Cut Copy Zonoscope Review

Released 2011.  

BBC Review

A third long-play set likely to sound great come this summer’s festival season.

Ian Wade 2011

Melbourne’s Cut Copy first came to attention to UK audiences with their Bright Like Neon Love album in 2004, mostly due to support slots with the likes of Bloc Party and Franz Ferdinand. Despite still keeping a fairly low profile here since, they’ve become big news in their native Australia where their last album – 2008’s In Ghost Colours – shot straight to the top of the albums chart. They’ve since started to make their mark in the States, and today they’re pretty much the star act on the indispensible Modular label.

With the original trio of Dan Whitford, Tim Hoey and Mitchell Dean Scott now a quartet with the addition of bassist Ben Browning, the band here present a third album aimed at consolidating the success and goodwill gained after In Ghost Colours – one of the finest records of its kind from the past few years. Recorded and produced by the band in their homeland before being mixed by Ben Allen (Animal Collective, Deerhunter), Zonoscope acts as a comedown to the previous high of IGC, adding more percussion and having a mildly psychedelic air about its proceedings.

This 11-tracker touches on all the key references of the past 30 years – a Tom Tom Club feel is thrown into the mix on Pharaohs & Pyramids, while Blink and You’ll Miss a Revolution could be a perkier LCD Soundsystem. Starting off superbly with Need You Now, which sounds like OMD all future’d up and taken down a rave, the Andy McCluskey-ness of Whitford’s voice later makes the jolly glam thud beneath Where I’m Going sound not unlike OMD’s latter-day cheesier period. This is All We’ve Got bounds into Doves dimensions, with an in-and-out sway akin to the Manchester band’s more windswept moments.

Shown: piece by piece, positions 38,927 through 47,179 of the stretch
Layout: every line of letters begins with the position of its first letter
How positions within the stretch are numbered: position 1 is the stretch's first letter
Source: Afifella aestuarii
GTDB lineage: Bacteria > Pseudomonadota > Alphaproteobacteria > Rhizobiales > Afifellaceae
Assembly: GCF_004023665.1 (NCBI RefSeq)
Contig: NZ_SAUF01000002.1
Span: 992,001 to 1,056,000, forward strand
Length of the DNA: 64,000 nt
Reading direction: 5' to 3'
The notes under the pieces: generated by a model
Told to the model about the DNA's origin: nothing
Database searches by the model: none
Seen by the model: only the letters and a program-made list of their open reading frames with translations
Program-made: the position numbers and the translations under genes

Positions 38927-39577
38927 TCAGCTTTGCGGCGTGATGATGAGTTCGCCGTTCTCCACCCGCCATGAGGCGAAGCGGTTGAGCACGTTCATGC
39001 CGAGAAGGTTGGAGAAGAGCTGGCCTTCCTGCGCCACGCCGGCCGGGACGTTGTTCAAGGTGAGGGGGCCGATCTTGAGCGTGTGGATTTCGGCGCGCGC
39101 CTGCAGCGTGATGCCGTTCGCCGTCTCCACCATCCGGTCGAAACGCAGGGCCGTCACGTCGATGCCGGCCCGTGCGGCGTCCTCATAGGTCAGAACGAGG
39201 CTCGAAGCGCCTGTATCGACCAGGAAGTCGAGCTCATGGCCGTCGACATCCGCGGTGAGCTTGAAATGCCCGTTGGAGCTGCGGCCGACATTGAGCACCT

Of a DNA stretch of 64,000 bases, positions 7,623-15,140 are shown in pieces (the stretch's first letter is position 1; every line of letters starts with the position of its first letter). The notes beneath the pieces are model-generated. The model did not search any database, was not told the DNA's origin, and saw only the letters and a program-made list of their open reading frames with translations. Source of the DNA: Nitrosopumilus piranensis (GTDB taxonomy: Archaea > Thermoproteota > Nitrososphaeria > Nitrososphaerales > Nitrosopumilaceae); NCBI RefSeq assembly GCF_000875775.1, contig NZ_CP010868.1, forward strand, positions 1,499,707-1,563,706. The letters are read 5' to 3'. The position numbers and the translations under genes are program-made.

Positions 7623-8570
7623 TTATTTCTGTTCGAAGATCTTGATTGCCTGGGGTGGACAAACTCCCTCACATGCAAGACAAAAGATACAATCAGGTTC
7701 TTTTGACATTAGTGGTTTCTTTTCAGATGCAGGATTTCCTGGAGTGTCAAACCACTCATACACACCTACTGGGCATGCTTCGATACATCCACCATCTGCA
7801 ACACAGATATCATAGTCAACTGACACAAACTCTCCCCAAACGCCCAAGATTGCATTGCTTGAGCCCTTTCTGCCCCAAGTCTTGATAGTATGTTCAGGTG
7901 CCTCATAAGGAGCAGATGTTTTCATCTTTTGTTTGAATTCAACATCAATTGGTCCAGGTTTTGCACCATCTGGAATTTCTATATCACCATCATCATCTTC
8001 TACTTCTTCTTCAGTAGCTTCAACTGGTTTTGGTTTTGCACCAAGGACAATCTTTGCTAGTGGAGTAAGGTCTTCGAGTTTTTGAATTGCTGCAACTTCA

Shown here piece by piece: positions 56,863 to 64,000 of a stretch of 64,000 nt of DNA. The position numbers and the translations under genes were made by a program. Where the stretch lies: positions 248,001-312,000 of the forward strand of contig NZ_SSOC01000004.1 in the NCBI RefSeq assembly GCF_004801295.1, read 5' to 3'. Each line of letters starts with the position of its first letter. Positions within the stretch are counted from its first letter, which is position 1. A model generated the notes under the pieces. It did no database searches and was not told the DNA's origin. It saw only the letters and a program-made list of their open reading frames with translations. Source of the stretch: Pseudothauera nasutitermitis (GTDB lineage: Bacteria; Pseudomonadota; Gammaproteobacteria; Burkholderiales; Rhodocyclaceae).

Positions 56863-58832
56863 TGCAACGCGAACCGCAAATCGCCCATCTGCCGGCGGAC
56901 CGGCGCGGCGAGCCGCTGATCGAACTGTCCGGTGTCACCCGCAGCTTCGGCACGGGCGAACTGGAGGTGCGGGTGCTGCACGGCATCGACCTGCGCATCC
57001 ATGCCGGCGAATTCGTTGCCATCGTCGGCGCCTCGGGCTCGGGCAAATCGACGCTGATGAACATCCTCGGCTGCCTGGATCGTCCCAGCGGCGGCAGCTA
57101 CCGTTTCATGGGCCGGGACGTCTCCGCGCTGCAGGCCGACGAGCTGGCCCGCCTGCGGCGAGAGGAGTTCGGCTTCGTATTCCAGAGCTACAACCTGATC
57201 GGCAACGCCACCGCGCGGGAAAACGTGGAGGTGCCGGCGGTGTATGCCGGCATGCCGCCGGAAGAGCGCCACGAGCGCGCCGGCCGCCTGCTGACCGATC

Elsewhere, Hanging Onto Every Heartbeat is further proof that Fleetwood Mac’s Tango in the Night still seems to be a key album for the dance set down under, and closer Sun God chugs into a 15-minute odyssey. A flimsy Rapture-fronted-by-Bobby Gillespie rap bit about a quarter of the way through doesn’t help it, but it nevertheless builds into a propulsive monster going through phases of sound emanation, man.

While not quite the amazing leap that Cut Copy made from Bright Like Neon Love to In Ghost Colours, Zonoscope is by no means a bad album. But it is one that will probably sound better when wafting across a field during festival season.

Creative Commons Licence This work is licensed under a Creative Commons Licence. If you choose to use this review on your site please link back to this page.